Woodlands director highlights successes, challenges in annual report

Published 8:00 am Tuesday, April 12, 2016

In spite of continuing challenges with regard to funding, 2015 was a “good year” for the staff and patients of Woodlands Behavioral Healthcare Network.

Woodlands CEO Kathy Emans highlighted the growth — and ongoing challenges — experienced by the Cass County mental health organization last year during her annual presentation to the members of the Cass County Board of Commissioners during their meeting Thursday night in Cassopolis.

2015 was a milestone year for Woodlands, as it celebrated its 50th anniversary as a Michigan community mental health organization. From its inception in October 1965 to today, the organization has served the mental and behavioral health needs of the population of Cass County, through its facilities in Cassopolis.

Woodlands improved upon these offerings and services throughout the past year, developing several new partnerships with other community entities, Emans said. Among these agreements were:

• Participation in the Regional Mental Health Court program with Berrien County

• Participation in the Michigan Veterans Trust Fund

• Participation with the Battle Creek Veteran’s Administration Telehealth projects

• Participation in the University of Michigan MC3 project

One area the organization focused on in particular in 2015 was trauma, Emans said. Woodlands staff increased the amount of trauma assessments performed last year, in particular with children removed from homes due to abuse or neglect, as well as providing education to other healthcare providers on how to deal with patients struggling with strong emotional damage, Emans said.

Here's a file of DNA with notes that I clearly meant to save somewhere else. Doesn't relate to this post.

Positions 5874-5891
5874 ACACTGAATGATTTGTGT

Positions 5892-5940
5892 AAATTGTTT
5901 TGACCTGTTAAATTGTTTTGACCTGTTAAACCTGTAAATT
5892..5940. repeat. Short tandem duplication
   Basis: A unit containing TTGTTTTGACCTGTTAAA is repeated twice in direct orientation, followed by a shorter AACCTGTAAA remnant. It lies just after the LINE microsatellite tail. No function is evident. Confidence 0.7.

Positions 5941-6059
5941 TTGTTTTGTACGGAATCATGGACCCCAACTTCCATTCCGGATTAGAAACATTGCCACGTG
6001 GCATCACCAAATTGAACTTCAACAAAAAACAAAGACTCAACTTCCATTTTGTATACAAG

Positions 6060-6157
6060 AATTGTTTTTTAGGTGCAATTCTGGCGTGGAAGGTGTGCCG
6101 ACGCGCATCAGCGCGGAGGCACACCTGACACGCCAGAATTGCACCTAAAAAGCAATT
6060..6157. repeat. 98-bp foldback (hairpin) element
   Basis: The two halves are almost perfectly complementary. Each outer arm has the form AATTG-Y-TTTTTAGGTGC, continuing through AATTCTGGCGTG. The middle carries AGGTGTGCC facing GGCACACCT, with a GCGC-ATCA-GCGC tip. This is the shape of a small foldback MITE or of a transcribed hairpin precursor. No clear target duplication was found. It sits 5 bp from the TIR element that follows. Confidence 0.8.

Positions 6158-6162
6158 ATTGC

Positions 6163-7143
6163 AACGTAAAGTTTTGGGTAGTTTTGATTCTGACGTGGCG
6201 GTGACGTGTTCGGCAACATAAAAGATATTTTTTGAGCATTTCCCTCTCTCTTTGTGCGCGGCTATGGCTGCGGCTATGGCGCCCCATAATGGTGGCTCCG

“We’ve done a lot of community education over this past year,” the CEO said. “It’s not necessarily reflected in some of our numbers…but I think it’s a valuable service.”

The agency served slightly less patients in 2015, with 1,465 individuals served compared to 1,506 the prior year. There was a slight decrease in the amount of patients seen with a substance abuse issue last year as well, which Emans said was likely caused by a reduction in the amount of people referred to Woodlands through court treatment programs.

The staff did receive significantly more children for autism spectrum disorder services last year, though; a trend that the CEO expects to continue into the future, Emans said.

“That’s a very service intensive, high cost early intervention [program],” Emans said. “We’re trying to locate children, age 6 and below, to help them develop those social skills which then might decrease some of their learning and social impairments later in life.”

Like other community health organizations throughout Michigan, Woodlands continues to experience reductions in state funding that have constrained its operating budget, Emans said. The agency is operating with about 40 percent of the funding it received just five years ago, she said.

While appropriations from the county have remained consistent, fluctuations with Medicaid funding has also been something the agency has had to work around in recent years.

“It does challenge some things, and we’ve had to be slightly creative at times in order to provide services,” Emans said.